This past month I was awarded a Medicare card.
I thought about that as Linda and I watched our grandson, Connor Scott Stone, graduate from high school.
Time just seems so unreal at times. Sometimes we think we’d like to go back.
But then I realize one of my teachers was time.
You know .... if I only knew then what I know now.
Anyway, we’re so happy for our grandchildren, Connor and his sister, Suzanne Stone.
Connor was in Beta Club all four years and has already completed 12 hours of college credit. His mom, our daughter, Amy “Clark” Stone mentioned, “He just got off the phone and is all registered for summer and fall classes. His advisor was very impressed that he’s starting ahead of the game and will have six classes completed before fall even starts.” Within a week or so he’ll be at the University of South Florida (USF) in Tampa.
Suzanne, not to be outdone by her brother, rocked through middle school. She got all A’s in all classes, advanced algebra, advanced language arts, advanced science and civics, yearbook staff all three years of middle school (only two girls achieved this) and the Pacesetter award (one of 12 kids was selected for this).
Her dad, Scott Stone, smiled at me and said, “Just like we did, huh?” I can’t speak for Scott but I was never a great student.
We arrived in Florida Friday evening. The graduation was 2:30 p.m. on Saturday. Amy had had foot surgery so was wearing one of those boots, and couldn’t drive.
Scott had been pulling double-duty.
Amy brought up needing to get the balloons blown up which spelled out 2021.
I volunteered to take care of that.
Amy said she’d give me a balloon weight and a fitted sheet to cover the balloons so they wouldn’t float in front of me while I was driving.
The picture was coming into focus — the balloons were three feet tall, filled with enough helium to lift a small child, so when my wife came into the bedroom that night I said — “Babe, I think it would be good if you went to help me with those balloons ... just for backup.”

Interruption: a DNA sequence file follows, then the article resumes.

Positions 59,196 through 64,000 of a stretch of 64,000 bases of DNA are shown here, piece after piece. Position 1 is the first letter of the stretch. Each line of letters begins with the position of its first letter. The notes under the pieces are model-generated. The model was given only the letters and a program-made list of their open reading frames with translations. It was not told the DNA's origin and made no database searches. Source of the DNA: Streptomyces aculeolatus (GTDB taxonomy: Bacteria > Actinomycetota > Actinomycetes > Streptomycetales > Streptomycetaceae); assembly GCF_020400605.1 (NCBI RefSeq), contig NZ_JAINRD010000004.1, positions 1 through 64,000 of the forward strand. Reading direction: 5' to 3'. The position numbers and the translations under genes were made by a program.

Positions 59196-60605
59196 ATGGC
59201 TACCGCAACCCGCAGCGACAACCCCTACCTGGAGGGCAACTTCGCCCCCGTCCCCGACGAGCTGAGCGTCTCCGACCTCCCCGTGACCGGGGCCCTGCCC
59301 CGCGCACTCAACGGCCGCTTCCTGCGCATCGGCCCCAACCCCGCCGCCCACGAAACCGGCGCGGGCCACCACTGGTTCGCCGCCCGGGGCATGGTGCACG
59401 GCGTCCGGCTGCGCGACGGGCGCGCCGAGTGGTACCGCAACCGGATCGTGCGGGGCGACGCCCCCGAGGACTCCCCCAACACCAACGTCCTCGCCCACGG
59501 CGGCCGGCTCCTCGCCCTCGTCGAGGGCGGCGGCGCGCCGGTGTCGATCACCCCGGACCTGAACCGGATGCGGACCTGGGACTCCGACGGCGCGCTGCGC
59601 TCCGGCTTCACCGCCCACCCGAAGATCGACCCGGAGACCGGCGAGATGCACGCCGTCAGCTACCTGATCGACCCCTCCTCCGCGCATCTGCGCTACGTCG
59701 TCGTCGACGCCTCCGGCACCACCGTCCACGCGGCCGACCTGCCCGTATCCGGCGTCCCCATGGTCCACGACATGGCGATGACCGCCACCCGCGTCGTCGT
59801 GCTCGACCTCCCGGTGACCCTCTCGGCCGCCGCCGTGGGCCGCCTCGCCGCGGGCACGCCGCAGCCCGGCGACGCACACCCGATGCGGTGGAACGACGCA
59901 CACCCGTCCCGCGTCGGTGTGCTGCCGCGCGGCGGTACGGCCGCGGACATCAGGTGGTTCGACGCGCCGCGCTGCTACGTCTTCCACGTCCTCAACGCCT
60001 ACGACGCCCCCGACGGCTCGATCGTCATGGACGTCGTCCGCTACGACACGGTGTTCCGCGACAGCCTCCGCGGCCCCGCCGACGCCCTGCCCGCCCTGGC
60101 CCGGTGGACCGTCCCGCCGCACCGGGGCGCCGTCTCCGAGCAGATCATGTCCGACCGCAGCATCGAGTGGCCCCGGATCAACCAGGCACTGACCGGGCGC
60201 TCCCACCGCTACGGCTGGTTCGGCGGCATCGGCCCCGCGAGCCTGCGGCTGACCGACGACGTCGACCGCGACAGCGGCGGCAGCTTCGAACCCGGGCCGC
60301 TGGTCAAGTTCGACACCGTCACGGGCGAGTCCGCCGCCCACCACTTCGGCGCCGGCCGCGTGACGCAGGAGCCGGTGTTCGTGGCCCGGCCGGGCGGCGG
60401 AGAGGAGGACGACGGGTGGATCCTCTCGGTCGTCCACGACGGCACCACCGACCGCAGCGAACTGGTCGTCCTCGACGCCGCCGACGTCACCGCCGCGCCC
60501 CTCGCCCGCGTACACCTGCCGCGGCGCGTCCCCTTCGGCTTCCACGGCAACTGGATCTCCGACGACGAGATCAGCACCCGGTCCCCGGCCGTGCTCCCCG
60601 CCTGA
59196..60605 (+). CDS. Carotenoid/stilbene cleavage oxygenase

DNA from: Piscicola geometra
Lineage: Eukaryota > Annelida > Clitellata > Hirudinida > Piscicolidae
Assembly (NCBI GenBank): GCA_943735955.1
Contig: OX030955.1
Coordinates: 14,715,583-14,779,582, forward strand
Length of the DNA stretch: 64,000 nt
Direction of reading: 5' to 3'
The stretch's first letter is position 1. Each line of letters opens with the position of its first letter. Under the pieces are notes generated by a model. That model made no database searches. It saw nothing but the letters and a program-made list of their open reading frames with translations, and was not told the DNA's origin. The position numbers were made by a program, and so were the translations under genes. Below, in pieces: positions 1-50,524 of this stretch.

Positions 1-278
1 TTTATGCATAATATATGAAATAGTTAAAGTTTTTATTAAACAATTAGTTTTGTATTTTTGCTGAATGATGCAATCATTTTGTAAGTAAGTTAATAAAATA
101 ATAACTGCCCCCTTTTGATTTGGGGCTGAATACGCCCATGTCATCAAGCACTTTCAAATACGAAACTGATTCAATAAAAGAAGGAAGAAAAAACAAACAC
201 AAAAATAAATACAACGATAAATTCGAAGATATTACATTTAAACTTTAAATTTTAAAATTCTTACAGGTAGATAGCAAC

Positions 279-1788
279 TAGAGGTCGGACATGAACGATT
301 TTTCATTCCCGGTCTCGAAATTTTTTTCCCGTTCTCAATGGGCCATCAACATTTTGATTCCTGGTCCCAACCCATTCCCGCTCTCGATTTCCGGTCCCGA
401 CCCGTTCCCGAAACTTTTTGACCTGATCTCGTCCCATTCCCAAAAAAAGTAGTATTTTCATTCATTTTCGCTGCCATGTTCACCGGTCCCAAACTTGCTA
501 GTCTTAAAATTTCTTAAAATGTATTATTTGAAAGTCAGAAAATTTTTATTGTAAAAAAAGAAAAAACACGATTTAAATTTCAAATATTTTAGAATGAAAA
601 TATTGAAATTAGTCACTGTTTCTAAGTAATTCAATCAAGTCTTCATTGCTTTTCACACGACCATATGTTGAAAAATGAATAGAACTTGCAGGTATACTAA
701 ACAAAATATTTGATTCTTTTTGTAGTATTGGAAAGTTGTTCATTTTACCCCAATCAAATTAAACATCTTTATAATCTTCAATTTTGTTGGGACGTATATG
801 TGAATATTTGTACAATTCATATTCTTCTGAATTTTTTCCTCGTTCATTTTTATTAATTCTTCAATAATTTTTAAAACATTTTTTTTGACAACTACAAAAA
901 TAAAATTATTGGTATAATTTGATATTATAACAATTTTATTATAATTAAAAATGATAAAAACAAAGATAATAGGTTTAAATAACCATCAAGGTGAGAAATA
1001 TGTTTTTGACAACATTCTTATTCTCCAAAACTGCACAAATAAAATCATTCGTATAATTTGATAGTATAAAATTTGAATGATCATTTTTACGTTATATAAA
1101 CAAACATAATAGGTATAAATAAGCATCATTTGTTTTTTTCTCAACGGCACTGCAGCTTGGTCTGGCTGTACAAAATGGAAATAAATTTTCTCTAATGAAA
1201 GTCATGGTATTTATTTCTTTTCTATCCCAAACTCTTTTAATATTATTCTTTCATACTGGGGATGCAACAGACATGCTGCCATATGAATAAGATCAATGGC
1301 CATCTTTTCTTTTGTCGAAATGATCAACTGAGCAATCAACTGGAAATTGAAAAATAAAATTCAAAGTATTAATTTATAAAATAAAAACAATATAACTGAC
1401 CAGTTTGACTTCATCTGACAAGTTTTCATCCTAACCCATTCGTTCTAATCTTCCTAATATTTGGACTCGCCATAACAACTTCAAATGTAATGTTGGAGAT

She smiled and said, “So you’ll have some one else to blame if something goes wrong?” Man, does she know me.
We got the balloons back to the house. No problem.
Scott navigated us to the graduation venue like Dale Earnhardt, weaving in and out of thousands of people all headed to the same location.
There was a graduation before Connor’s, his and then another afterwards. Connor’s class had approximately 450, who had completed the course.
There were yells, screams, whistles, a couple bursts of fireworks and a bull horn (not us).
We ended our celebration at the Tokyo Japanese Steakhouse and Sushi Bar, where Scott had worked as a teenager.
It’s one of those places where they prepare the meal in front of you, knives being juggled, flames soaring into the air and hypnotized eggs doing a dance across the grill. Both the food and the magical chef were great.
Back at Scott and Amy’s house everyone sat stuffed, relieved everything went so perfectly and smiling as we reminisced about what time had revealed so far.
Our own history can teach us, but don’t spend too much time thinking about the past.
Just remember when you come to a crossroad, think ahead and choose wisely.
We love you Connor and Suzanne. — Gramps and MeeMee.